Status of Python threading support (GIL removal)?

skip at skip at
Sat Jun 20 23:18:53 EDT 2009

    Carl> I'm sure you think you're trying to be helpful, but you're coming
    Carl> off as really presumptuous with this casual dismissal of their
    Carl> concerns.

My apologies, but in most cases there is more than one way to skin a cat.

Trust me, if removing the global interpreter lock was easy, or probably even
it was simply hard, it almost certainly would have been done by now.
Continuing to harp on this particular aspect of the CPython implementation
doesn't help.

    Carl> I guess what really bothers me about this is how easily people
    Carl> throw out "shut up and use C" for some things, especially things
    Carl> that quite reasonably appear to be a silly limitation.

You completely misunderstand I think.  People don't throw out "shut up and
use C" out of ignorance.  In fact, I don't believe I've ever read a response
which took that tone.  The practical matter is that there has so far been no
acceptable patch to CPython which gets rid of the global interpreter lock.
Extremely smart people have tried.  More than once.  If Guido knew then (20
years ago) what he knows now:

    * that the chip manufacturers would have run out of clock speed
      improvements for a few years and resorted to multi-core CPUs as a way
      to make their computers "faster"

    * that garbage collection algorithms would have improved as much as they
      have in the past twenty years

I suspect he might well have considered garbage collection instead of
reference counting as a way to reclaim unreferenced memory and we might have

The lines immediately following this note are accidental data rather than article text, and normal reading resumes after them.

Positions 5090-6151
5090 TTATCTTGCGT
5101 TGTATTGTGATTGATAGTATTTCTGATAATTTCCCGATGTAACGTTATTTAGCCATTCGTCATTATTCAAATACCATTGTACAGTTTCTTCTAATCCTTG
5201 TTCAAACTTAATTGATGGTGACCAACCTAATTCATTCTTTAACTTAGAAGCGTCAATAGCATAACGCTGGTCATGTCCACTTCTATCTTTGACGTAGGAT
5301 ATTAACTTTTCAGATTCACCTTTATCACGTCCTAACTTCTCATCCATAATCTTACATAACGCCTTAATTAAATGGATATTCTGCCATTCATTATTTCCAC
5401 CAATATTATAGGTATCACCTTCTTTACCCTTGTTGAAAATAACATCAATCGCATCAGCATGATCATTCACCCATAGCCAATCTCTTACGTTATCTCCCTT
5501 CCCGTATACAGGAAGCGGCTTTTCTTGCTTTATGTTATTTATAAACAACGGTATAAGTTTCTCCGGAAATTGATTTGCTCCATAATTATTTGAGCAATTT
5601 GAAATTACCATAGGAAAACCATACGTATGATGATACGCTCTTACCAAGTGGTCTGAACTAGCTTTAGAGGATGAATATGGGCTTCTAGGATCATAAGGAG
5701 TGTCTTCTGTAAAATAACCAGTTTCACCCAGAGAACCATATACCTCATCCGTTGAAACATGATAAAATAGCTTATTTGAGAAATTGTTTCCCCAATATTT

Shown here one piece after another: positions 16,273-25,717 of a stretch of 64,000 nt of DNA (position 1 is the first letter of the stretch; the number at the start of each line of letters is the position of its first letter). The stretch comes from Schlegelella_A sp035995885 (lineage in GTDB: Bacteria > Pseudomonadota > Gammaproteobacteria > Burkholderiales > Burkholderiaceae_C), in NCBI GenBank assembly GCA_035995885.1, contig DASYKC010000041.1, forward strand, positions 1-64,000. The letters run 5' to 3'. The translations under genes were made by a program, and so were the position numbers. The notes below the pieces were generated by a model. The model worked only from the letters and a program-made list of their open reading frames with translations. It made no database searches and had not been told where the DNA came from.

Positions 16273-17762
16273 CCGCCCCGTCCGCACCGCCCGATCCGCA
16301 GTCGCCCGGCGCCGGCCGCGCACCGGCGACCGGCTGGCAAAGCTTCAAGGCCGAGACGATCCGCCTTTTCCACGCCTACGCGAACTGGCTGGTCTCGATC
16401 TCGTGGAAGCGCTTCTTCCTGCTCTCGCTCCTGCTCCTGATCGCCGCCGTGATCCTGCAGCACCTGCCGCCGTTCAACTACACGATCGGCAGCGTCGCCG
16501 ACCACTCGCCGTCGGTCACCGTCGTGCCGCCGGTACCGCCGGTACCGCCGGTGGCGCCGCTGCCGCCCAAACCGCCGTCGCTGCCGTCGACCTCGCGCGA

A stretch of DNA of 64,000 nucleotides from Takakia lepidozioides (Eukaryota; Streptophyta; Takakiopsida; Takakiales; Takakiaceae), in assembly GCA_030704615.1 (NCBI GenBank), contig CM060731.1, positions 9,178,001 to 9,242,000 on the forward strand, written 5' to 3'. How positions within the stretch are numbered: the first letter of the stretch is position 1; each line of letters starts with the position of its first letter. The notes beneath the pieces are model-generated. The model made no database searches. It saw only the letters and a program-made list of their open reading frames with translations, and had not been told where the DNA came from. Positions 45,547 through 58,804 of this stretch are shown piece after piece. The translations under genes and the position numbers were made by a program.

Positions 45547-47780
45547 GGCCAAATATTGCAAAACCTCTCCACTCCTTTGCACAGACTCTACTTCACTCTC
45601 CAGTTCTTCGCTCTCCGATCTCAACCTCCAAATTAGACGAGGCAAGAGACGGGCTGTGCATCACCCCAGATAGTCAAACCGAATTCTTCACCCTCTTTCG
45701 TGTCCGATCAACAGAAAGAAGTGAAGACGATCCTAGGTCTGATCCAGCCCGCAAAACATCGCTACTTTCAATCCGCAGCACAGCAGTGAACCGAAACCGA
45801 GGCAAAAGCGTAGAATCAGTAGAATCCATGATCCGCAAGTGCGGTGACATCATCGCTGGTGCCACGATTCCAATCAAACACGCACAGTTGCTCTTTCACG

a GIL-less CPython implementation today.

    Carl> Maybe you don't intend to sound like you're saying "shut up and
    Carl> use C", but to me, that's how you come off.  If you're going to
    Carl> advise someone to use C, at least try to show some understanding
    Carl> for their concerns--it would go a long way.

Then you haven't been listening.  This topic comes up over and over and over
again.  It's a well-known limitation of the implementation.  Poking people
in the eye with it over and over doesn't help.  The reasons for the
limitation are explained every time the topic is raised.  In the absence of
a GIL-less CPython interpreter you are simply going to have to look
elsewhere for performance improvements I'm afraid.  Yes, I'll drag out the
same old saws:

    * code hot spots in C or C++

    * use tools like Pyrex, Cython, Psyco or Shed Skin

    * for array procesing, use numpy, preferably on top of a recent enough
      version of Atlas which does transparent multi-threading under the

    * use multiple processes

    * rewrite your code to use more efficient algorithms

I don't write those out of ignorance for your plight.  It's just that if you
want a faster Python program today you're going to have to look elsewhere
for your speedups.

Skip Montanaro - skip at -
    when i wake up with a heart rate below 40, i head right for the espresso
    machine. -- chaos @

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